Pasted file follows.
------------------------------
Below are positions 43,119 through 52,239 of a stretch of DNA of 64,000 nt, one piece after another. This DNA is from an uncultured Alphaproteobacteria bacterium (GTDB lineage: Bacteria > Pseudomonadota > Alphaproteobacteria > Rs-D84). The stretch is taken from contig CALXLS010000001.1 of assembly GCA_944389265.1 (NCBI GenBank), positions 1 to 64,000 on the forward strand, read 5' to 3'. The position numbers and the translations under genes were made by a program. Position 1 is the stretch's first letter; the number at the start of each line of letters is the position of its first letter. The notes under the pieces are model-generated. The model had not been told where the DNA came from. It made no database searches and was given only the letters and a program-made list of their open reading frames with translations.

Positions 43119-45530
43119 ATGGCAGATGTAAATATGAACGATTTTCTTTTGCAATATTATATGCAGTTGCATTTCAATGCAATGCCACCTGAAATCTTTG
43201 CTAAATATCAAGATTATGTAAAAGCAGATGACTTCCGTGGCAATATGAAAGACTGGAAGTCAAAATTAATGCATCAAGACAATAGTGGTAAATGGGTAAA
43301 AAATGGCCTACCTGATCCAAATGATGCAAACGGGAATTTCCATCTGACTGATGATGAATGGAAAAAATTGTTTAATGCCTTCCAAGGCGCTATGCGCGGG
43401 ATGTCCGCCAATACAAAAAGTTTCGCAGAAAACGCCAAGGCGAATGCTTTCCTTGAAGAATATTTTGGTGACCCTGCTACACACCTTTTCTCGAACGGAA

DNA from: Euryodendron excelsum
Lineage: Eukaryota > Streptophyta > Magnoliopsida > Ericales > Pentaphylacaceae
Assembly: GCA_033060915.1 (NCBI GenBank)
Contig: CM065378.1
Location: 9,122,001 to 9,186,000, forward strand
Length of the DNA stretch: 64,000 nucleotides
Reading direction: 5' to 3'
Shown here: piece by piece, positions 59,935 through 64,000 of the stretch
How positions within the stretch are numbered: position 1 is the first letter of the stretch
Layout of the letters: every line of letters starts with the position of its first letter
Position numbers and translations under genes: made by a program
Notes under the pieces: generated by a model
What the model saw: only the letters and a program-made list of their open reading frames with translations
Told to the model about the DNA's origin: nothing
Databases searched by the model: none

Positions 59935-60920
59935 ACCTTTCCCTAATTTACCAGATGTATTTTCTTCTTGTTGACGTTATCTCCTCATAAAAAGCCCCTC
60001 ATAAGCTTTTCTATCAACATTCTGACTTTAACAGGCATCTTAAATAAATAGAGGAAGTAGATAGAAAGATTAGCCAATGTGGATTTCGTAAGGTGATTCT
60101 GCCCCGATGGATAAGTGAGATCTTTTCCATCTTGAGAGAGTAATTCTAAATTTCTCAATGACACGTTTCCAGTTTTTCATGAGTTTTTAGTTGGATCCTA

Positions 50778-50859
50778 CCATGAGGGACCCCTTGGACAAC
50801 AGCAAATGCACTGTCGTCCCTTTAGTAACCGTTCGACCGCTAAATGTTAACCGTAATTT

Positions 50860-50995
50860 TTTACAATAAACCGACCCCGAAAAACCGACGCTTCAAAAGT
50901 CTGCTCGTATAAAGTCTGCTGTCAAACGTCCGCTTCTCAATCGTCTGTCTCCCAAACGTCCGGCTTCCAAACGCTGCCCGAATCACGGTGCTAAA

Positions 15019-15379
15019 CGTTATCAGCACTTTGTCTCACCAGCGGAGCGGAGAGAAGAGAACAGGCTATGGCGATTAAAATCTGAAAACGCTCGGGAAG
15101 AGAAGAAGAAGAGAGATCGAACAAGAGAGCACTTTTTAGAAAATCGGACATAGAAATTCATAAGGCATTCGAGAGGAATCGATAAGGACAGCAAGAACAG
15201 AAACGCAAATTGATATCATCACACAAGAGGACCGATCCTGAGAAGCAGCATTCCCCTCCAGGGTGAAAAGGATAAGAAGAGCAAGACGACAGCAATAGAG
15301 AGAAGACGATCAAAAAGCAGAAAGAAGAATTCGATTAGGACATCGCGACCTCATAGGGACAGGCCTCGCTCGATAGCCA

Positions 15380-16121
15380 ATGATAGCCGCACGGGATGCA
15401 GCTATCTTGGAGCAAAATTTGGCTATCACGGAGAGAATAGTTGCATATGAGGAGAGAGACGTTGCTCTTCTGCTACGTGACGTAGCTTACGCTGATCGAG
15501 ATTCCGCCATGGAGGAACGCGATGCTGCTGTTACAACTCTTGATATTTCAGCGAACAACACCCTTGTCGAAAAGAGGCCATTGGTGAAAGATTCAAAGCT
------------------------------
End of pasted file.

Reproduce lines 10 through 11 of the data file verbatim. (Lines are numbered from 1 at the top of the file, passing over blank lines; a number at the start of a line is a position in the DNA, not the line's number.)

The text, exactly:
Contig: CM065378.1
Location: 9,122,001 to 9,186,000, forward strand